is only a part. In short, hermeneutic explication coincides with the broadest historical and cultural connections. The mediating function of the text becomes exemplary in this respect. The extension of meaning beyond the original reference of spoken utterance is analogous to the written text where meaning survives the absence of the original author and addressee. Here the sense of the text enjoys a certain autonomy with respect to: (a) the author’s original intention, (b) the auditor’s original reception, and (c) the vis-à-vis reference of the initial situation of speech. Hermeneutic interpretation, concludes Ricoeur, produces a ‘second- order reference’ in front o f the text, soliciting a series of multiple, and often conflicting, readings. Interpretation may thus be said to engage us in a hermeneutic circle of historical intersubjectivity, precluding the idealist claim to occupy an absolute or total standpoint. To interpret meaning is, for Ricoeur, to arrive in the middle of an exchange which has already begun and in which we seek to orient ourselves in order to make some new sense of it. His hermeneutic wager is, moreover, that our self-comprehension will be enhanced rather than diminished by our traversal of the circle. The more we explain alien meanings, the better we understand our own inner meaning. Ricoeur accordingly renounces both the Husserlian pretension to a transcendental foundation and the Hegelian claim to absolute knowledge. The central thesis of hermeneutics, he insists, is that interpretation remains an ongoing process which no one vision can totalize. This entails a belonging to meaning in and through distance. Or to put it in another way, hermeneutics endeavours to render near what is far - temporally, geographically, scientifically, culturally - by reappropriating those meanings that have been ‘distantiated’ from our consciousness. Once again, the textual paradigm proves exemplary. By exposing myself to the textual horizons of ‘other’ meanings, I transcend the familiar limits of subjective consciousness and open myself to possible new worlds. If then subjectivity continues to exist for hermeneutics, it is as that ‘self-as- another’ attained only after our intersubjective detours of interpretation. Hermeneutic selfhood is not that which initiates understanding but that which terminates it. It exists at the end, not the beginning. But this terminal act does not presume to rejoin the so-called ‘original’ subject (moi) which first intends meaning. On the contrary, it responds to the proposal of meaning which the matter of the text unfolds. This retrieval of selfhood at the far end of the hermeneutic circle is the counterpart of the distantiation which establishes the second-order reference of the text beyond the first-order reference (of original author, situation and addressee). Ricoeur’s notion of appropriation, therefore, far from signalling a triumphalist return of the sovereign ego, offers a way of understanding oneself in front of the text. It is a question of exchanging the moi, master of itself, for the soi, disciple of the text. For this reason, Ricoeur’s hermeneutics may be said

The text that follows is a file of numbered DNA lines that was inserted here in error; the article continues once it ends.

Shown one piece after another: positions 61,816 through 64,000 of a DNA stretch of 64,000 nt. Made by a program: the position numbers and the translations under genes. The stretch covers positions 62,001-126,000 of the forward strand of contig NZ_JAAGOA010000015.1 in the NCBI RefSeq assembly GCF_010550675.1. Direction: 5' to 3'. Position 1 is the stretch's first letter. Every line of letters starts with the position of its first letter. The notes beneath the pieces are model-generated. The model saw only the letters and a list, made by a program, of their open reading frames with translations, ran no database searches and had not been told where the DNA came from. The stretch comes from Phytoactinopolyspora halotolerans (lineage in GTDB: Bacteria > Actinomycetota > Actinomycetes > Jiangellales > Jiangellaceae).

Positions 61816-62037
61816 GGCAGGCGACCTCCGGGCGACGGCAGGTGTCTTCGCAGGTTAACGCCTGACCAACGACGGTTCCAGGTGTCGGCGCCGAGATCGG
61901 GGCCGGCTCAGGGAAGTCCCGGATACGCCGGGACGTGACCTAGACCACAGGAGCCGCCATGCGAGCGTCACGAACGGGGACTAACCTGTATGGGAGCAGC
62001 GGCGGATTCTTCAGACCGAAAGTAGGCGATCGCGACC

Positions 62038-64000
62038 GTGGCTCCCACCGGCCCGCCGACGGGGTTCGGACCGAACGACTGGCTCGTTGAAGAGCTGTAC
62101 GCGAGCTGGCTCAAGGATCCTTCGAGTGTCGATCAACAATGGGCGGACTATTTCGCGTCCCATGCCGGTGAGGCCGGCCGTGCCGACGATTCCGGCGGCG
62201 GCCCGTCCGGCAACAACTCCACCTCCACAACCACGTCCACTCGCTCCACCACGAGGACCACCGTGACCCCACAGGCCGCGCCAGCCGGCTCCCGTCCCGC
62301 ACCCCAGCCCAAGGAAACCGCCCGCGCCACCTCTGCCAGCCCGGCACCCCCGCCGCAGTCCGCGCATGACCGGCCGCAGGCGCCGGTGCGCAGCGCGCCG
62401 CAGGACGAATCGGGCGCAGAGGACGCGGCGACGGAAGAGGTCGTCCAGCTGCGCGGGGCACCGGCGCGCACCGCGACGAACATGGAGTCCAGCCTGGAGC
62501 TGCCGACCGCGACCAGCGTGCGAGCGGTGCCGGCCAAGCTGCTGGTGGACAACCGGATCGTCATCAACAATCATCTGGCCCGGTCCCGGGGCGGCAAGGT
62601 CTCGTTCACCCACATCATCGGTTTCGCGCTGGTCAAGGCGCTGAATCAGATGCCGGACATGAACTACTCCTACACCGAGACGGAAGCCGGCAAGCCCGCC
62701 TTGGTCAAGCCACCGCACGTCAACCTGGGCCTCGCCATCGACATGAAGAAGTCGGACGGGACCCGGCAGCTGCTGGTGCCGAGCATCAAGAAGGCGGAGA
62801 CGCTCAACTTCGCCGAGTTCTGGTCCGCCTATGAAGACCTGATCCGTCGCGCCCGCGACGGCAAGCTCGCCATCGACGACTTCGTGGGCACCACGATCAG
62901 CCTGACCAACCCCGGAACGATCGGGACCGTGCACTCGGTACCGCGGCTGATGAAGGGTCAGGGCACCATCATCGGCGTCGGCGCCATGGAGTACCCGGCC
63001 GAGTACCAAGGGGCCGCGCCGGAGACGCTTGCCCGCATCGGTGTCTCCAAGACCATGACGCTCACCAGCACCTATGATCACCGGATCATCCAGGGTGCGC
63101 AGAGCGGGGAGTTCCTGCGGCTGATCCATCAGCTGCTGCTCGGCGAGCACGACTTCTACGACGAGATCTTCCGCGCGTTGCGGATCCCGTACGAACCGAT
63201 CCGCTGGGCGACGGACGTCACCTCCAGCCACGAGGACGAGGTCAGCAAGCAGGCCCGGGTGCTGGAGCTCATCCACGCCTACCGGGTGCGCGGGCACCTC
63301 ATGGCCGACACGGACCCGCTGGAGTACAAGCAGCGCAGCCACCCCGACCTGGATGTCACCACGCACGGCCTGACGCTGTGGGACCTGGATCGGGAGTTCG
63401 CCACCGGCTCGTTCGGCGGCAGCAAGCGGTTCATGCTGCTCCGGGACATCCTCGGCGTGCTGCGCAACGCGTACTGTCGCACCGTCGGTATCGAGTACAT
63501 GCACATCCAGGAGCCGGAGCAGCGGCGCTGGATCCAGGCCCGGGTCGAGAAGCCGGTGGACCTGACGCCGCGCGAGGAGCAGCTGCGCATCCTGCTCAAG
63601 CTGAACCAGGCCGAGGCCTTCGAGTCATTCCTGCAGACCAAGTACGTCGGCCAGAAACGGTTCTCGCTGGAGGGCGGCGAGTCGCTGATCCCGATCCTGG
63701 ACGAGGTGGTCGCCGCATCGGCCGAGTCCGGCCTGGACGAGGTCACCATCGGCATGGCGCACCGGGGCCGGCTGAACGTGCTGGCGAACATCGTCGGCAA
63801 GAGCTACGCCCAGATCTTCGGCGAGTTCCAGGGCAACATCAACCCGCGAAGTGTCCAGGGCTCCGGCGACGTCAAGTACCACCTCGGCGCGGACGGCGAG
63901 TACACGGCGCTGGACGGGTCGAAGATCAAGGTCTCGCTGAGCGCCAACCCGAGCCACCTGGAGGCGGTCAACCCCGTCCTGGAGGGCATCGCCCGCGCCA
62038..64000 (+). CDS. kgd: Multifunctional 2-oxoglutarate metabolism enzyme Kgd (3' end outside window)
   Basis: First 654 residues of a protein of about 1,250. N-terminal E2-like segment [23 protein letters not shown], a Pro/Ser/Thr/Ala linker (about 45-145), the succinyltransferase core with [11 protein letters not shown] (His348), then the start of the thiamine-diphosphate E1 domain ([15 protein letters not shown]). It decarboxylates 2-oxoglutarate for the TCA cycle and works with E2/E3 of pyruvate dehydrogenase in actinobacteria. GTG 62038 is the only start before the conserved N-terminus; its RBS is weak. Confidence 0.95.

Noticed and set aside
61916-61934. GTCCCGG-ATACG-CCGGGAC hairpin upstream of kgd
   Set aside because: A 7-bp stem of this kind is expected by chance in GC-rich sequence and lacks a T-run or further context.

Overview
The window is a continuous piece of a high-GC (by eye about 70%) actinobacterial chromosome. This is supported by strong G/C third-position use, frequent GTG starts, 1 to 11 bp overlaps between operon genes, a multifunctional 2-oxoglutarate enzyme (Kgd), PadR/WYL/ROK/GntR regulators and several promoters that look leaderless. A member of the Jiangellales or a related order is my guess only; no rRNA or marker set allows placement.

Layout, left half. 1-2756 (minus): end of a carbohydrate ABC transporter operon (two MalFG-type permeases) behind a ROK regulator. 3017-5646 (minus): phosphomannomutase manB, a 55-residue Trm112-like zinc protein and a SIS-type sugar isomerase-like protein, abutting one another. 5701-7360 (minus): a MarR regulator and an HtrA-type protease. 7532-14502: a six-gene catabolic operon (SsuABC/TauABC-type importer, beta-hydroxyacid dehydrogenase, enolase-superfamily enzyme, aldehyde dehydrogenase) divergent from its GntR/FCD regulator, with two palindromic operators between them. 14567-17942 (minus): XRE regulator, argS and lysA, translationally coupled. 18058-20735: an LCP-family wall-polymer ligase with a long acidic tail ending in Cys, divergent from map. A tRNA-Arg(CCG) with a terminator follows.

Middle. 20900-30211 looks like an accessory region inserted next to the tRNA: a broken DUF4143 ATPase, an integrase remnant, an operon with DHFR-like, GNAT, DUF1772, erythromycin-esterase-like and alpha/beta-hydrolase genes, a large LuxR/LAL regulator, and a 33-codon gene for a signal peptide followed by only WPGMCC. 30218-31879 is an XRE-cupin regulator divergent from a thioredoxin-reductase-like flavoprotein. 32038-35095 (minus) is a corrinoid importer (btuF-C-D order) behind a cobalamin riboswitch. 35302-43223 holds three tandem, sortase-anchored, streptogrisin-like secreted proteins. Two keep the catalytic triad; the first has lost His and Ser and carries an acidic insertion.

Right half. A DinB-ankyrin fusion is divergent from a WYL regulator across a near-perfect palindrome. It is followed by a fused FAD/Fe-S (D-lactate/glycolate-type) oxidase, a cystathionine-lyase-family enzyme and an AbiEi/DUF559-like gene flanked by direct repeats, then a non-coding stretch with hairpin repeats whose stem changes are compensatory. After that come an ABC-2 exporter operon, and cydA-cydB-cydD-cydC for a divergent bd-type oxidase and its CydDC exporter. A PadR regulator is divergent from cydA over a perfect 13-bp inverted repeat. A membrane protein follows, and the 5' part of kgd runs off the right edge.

On Ricoeur

to serve as a critique of both egology (the view that the self is origin of itself) and ideology (the view that understanding is a matter of false consciousness).

Let us return to Ricoeur’s central claim that the working of the text is itself a process of ‘semantic innovation’. In the case of the symbol, this involves a crossing of intentionalities at the level of the word. In the case of metaphor, it involves a production of new meaning at the level of the sentence. In the case of narrative, it takes the form of an emplotment (mise-en-intrigue) which synthesizes heterogeneous temporal elements at the level of language as a whole. This last is what Ricoeur names configuration. And like symbol and metaphor before it, he relates it to the schematizing function of productive imagination. Emplotment, as Ricoeur writes in the first volume of Time and Narrative (1983), engenders a mixed intelligibility between the theme of a story (its intellectual component) and the intuitive presentation of characters, events, circumstances and reversals of fortune that make up the denouement. In this way, Ricoeur says, we can speak of a schematism of the narrative function. This schematizing role of narrative operates a dialectic between the dual hermeneutic demands of tradition and innovation. Each supplements the other. Tradition needs innovation in order to sustain itself as a living transmission of meaning capable of being reactivated in its inaugural moments, while innovation needs tradition in order to make sense as a form of expression governed by rules. Even in its deviant or transgressive guises, it is always a matter of ‘rule-governed deformation’. The nouveau roman and anti-roman presuppose the roman. Once again, Ricoeur reminds us that we are part of a hermeneutic circle of distantiation and belonging, of novelty and familiarity, of far and near. The possibility of deviation is inscribed in the very rapport between sedimented paradigms and actual works. Apart from the extreme case of schism, as Ricoeur notes, this is the very opposite of servile application. Rule-governed deformation is the pivot around which the various changes of paradigm through application are organized. It is this diversity of applications that confers a history on the productive imagination and that makes a narrative tradition possible. This dialectic of innovation and tradition involves not just writing but reading. We pass accordingly from what Ricoeur calls configuration to refiguration - from the text to the reader who acts in a world. Hence the title of Ricoeur’s volume Du texte à Taction (1986). Written narrative requires the reader for its completion. Or to put it in Ricoeur’s terms, emplotment is a joint work of text and reader. It is the reader who accompanies the interplay of innovation and sedimentation, who schematizes emplotment, plays with narrative gaps, and, finally, refigures what the author configures and defigures. This re-creative labour signals, in the last analysis, a reshaping of the world of action under the sign of the plot. Plots are not, of course, confined to texts signed by individual authors. They are also to be found at the level of what Ricoeur calls the social imaginary -